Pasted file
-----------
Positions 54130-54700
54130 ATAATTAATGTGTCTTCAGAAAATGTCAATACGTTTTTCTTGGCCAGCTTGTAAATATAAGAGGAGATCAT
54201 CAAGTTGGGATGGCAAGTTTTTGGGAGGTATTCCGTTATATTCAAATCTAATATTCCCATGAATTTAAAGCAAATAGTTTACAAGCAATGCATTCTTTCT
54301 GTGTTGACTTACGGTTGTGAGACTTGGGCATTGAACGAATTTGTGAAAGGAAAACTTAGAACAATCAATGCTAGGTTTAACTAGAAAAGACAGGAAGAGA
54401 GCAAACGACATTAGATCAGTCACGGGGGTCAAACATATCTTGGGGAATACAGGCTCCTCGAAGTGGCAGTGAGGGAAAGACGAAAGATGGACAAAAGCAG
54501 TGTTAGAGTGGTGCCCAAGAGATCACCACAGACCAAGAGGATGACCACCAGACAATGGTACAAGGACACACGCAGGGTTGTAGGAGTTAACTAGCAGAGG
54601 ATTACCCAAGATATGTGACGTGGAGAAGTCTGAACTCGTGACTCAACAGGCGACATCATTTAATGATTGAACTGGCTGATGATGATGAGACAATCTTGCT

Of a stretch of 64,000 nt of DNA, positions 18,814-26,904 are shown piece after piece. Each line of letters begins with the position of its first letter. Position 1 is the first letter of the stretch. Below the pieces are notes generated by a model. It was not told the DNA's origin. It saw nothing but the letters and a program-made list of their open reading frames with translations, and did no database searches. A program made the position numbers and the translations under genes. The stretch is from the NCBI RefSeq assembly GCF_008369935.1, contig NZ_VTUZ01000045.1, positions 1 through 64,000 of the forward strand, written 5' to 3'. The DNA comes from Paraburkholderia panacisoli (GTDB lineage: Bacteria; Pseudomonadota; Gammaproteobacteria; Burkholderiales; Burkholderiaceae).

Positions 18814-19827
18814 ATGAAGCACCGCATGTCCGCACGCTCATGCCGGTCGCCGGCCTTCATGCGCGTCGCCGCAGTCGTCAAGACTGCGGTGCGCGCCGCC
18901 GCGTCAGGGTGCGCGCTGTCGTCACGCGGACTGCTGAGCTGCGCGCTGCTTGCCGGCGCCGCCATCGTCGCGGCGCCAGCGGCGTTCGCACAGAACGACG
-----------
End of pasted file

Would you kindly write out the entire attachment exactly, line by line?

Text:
Positions 54130-54700
54130 ATAATTAATGTGTCTTCAGAAAATGTCAATACGTTTTTCTTGGCCAGCTTGTAAATATAAGAGGAGATCAT
54201 CAAGTTGGGATGGCAAGTTTTTGGGAGGTATTCCGTTATATTCAAATCTAATATTCCCATGAATTTAAAGCAAATAGTTTACAAGCAATGCATTCTTTCT
54301 GTGTTGACTTACGGTTGTGAGACTTGGGCATTGAACGAATTTGTGAAAGGAAAACTTAGAACAATCAATGCTAGGTTTAACTAGAAAAGACAGGAAGAGA
54401 GCAAACGACATTAGATCAGTCACGGGGGTCAAACATATCTTGGGGAATACAGGCTCCTCGAAGTGGCAGTGAGGGAAAGACGAAAGATGGACAAAAGCAG
54501 TGTTAGAGTGGTGCCCAAGAGATCACCACAGACCAAGAGGATGACCACCAGACAATGGTACAAGGACACACGCAGGGTTGTAGGAGTTAACTAGCAGAGG
54601 ATTACCCAAGATATGTGACGTGGAGAAGTCTGAACTCGTGACTCAACAGGCGACATCATTTAATGATTGAACTGGCTGATGATGATGAGACAATCTTGCT

Of a stretch of 64,000 nt of DNA, positions 18,814-26,904 are shown piece after piece. Each line of letters begins with the position of its first letter. Position 1 is the first letter of the stretch. Below the pieces are notes generated by a model. It was not told the DNA's origin. It saw nothing but the letters and a program-made list of their open reading frames with translations, and did no database searches. A program made the position numbers and the translations under genes. The stretch is from the NCBI RefSeq assembly GCF_008369935.1, contig NZ_VTUZ01000045.1, positions 1 through 64,000 of the forward strand, written 5' to 3'. The DNA comes from Paraburkholderia panacisoli (GTDB lineage: Bacteria; Pseudomonadota; Gammaproteobacteria; Burkholderiales; Burkholderiaceae).

Positions 18814-19827
18814 ATGAAGCACCGCATGTCCGCACGCTCATGCCGGTCGCCGGCCTTCATGCGCGTCGCCGCAGTCGTCAAGACTGCGGTGCGCGCCGCC
18901 GCGTCAGGGTGCGCGCTGTCGTCACGCGGACTGCTGAGCTGCGCGCTGCTTGCCGGCGCCGCCATCGTCGCGGCGCCAGCGGCGTTCGCACAGAACGACG